Southern cemeteries with craggly Live oaks dripping with Spanish moss are mysterious places with stories to tell.
“See ya later,” the marker of a teen buried at a D’Iberville cemetery declares.
“She hath done what she could!” reads an epitaph in the Old Biloxi Cemetery for a woman who bequeathed her money to support preachers, their widows and orphans.
“Tis sad to part with those we love, to lay them in the grave, and say farewell to a dazling child, we would have died to save,” is no doubt a parent’s message on the gravestone of a child who died at age 5 and 11 months.
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Indeed, there are sad stories — a single date on the marker for a child who was born and died the same day, or the identical date on the side-by-side graves of an infant and woman who died in childbirth.
But then there are mementos like a can of Budweiser on a grave, or a sign at the grave of an Ocean Springs Greyhounds fan, that are reminders the person buried there is loved.
An internet search for the list of cemeteries in the three Coast counties returns more than 100 locations, and still more family plots probably don’t make the list.
Each cemetery has its own spirit and personality — and some are legendary.
The Garden of Hope Cemetery on a back road in Gautier is private and locked, but it’s on several lists of scariest cemeteries in the state and country. Legend has it that a man who killed his wife and five children with an ax are buried together there. One of the daughters has been seen wandering the cemetery in a blue dress.
The Rock ‘n’ Roll Graveyard, as it’s called, is down a country road dappled with sun rays through the trees, not far from downtown Ocean Springs. Amid the pretty setting, people claim to be spooked by a woman in white sitting in a rocking chair.
“It ain’t the dead ones you’ve got to worry about,” said Tony Murphy, evoking an often-used quote.
He’s worked in cemeteries for 25 years at Murphy’s Monuments in St. Martin. Recently at Evergreen Cemetery in Ocean Springs, he and his crew were restoring the O’Keefe family plot, where former Biloxi Mayor Jerry O’Keefe was buried recently.
The cemetery meanders among the trees and has views of the bayou.
“It’s a fine piece of property,” Murphy said.
He sandblasts names, dates and epitaphs into the granite, and recently inscribed one for a woman about an elevator ride to the top.
The epitaph costs $5 a letter, he said, so a simple “Beloved wife” runs a little over $50 while a “Hold my drink, you’re gonna’ love this,” is more expensive — and more of a statement.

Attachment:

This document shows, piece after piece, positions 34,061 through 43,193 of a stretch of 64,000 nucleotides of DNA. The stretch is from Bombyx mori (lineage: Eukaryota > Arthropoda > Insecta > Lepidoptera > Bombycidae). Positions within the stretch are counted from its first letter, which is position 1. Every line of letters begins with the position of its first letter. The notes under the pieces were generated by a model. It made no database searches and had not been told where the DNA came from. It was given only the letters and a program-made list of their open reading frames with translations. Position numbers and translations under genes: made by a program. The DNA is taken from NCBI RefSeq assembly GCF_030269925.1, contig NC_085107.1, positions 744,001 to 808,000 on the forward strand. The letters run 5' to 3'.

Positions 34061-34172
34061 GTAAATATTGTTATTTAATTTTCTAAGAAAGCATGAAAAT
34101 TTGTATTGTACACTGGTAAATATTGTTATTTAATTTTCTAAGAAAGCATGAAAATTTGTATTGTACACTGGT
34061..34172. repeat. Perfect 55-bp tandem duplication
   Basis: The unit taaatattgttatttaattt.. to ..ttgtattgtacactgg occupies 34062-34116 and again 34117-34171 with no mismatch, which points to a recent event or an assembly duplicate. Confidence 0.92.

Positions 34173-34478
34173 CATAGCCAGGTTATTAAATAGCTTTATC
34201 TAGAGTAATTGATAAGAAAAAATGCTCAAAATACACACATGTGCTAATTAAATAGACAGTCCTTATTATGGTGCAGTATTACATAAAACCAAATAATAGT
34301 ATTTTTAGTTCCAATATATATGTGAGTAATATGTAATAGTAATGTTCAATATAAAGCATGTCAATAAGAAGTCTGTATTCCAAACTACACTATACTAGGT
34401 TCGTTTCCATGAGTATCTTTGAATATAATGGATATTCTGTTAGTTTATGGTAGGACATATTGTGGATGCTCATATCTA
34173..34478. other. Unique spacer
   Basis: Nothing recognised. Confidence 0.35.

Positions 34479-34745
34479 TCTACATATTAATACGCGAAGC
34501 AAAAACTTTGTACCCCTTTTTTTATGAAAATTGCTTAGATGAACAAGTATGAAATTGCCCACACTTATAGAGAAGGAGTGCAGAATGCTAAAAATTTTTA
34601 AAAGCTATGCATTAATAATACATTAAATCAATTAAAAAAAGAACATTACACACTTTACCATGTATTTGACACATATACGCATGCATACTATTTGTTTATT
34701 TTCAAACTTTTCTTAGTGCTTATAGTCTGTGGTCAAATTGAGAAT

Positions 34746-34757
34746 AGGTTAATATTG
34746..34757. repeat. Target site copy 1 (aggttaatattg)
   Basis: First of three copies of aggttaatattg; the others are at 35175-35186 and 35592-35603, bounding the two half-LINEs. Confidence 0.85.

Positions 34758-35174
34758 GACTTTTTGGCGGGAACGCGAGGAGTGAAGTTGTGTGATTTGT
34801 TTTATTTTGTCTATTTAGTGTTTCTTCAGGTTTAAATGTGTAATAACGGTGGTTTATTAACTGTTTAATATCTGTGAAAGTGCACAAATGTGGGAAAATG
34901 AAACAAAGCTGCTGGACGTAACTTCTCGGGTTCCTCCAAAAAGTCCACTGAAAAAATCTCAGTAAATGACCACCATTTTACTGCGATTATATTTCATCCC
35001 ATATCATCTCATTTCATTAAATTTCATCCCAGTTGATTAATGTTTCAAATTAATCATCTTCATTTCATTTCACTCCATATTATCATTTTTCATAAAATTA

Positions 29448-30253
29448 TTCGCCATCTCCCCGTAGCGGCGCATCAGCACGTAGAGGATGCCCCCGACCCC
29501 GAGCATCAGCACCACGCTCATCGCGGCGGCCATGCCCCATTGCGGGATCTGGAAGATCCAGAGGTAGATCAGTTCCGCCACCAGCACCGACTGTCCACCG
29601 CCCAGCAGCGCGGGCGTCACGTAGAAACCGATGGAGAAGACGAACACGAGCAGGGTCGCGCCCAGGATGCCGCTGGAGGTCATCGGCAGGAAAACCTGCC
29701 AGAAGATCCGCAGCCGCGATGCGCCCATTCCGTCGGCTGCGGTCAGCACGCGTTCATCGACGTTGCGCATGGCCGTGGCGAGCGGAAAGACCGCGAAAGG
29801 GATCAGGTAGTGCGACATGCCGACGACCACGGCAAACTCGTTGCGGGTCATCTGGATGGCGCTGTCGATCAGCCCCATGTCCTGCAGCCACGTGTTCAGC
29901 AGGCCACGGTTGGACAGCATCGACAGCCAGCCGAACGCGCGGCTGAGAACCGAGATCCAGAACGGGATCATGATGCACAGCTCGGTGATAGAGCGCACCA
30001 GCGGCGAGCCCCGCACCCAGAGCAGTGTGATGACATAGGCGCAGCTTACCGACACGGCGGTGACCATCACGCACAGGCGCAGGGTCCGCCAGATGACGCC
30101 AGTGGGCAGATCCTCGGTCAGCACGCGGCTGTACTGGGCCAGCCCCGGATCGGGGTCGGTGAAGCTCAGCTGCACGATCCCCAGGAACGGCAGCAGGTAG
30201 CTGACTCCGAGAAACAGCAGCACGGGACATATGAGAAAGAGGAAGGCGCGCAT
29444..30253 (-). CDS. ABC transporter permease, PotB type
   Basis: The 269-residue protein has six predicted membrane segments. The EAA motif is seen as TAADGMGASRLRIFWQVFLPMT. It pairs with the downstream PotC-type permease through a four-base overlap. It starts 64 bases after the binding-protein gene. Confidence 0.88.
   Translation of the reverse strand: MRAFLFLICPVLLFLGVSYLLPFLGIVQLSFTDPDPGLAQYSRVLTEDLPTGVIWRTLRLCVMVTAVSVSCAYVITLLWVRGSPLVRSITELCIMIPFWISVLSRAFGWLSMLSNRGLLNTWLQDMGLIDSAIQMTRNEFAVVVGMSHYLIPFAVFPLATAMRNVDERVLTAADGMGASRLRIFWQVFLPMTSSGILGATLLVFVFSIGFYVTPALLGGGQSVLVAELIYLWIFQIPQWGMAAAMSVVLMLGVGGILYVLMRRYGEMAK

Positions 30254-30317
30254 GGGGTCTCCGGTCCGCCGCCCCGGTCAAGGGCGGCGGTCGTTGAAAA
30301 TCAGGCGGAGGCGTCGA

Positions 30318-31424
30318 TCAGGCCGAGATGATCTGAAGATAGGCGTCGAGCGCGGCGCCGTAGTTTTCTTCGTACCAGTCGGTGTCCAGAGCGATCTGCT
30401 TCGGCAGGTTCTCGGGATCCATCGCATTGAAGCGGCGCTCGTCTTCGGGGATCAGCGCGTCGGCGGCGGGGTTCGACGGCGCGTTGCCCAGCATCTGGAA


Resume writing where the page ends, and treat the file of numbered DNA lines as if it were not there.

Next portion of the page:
He’s done too many stones for young children, he said, but not many little lambs. Those that sit atop tiny gravestones are made out of marble, which he said is three times as expensive as the granite.
The new style is to embed a photograph of the deceased in the granite or engrave the stone with deer, footballs or bulldozers.
Fall is the time for cemetery tours in South Mississippi to recall those made a difference in the community. It’s also a good time to wander through the cemeteries and see others who left an impression.
Famous last words
Actors, musicians and other famous people often give their fans one the last word on their lives with an epitaph that sums up their career:
Actor and musician John Belushi: “I may be gone but Rock and Roll lives on”
Gangster Al Capone: “My Jesus, mercy”
Actor Rodney Dangerfield: “There goes the neighborhood”
Actor Bette Davis: “She did it the hard way”
Actor Mel Blanc: “That’s all folks” (Trademark line of cartoon character Porky Pig, whose voice was provided by Blanc for many years.)
Actor Curly Joe DeRita: “The Last Stooge” (He was the last surviving member of The Three Stooges.)
Statesman Benjamin Franklin: “The Body of B. Franklin, printer. Like the Cover of an old Book, Its Contents torn out, And stripped of its Lettering & guilding, Lies here food for worms. For, it will as he believed appear once more, In a new and more elegant edition, Corrected and improved by the Author.”
Comedian Jackie Gleason: “And away we go!” (Trademark catchphrase from his television shows.)
Television producer Merv Griffin: “I will not be right back after this message” (He ended the final episode of his talk show, which ended in 1986, with these words.)
Martin Luther King Jr.: “Free at last. Free at last. Thank God Almighty I’m Free At Last.” (Lyrics of an old African American Spiritual he frequently quoted.)
Singer: Dean Martin: “Everybody Loves Somebody Sometime.” (Title of one of his songs.)
Actor Leslie Nielsen: “Let ‘er rip”
Actor Will Rogers: “If you live life right death is a joke as far as fear is concerned”
Baseball player Babe Ruth: “May That Divine Spirit That Animated BABE RUTH to Win the Crucial Game of Life Inspire the Youth of America”
Singer Frank Sinatra: “The best is yet to come” (Title of one of his trademark songs.)
Actor Studs Terkel: “Curiosity did not kill this cat”
Author Kurt Vonnegut: “The only proof he needed for the existence of God was music”
Actor John Wayne: “Tomorrow is the most important thing in life. Comes into us at midnight very clean. It’s perfect when it arrives and it puts itself in our hands. It hopes we’ve learned something from yesterday.”
Actor H. G. Wells: “I told you so, you damned fools.”
Author Billy Wilder: “I’m a writer but then nobody’s perfect.” (”Nobody’s perfect” is the final line of the movie “Some Like It Hot.”)
Robert Frost: “I had a lover’s quarrel with the world.”
Edgar Allan Poe: “Quoth the raven, ‘Nevermore’”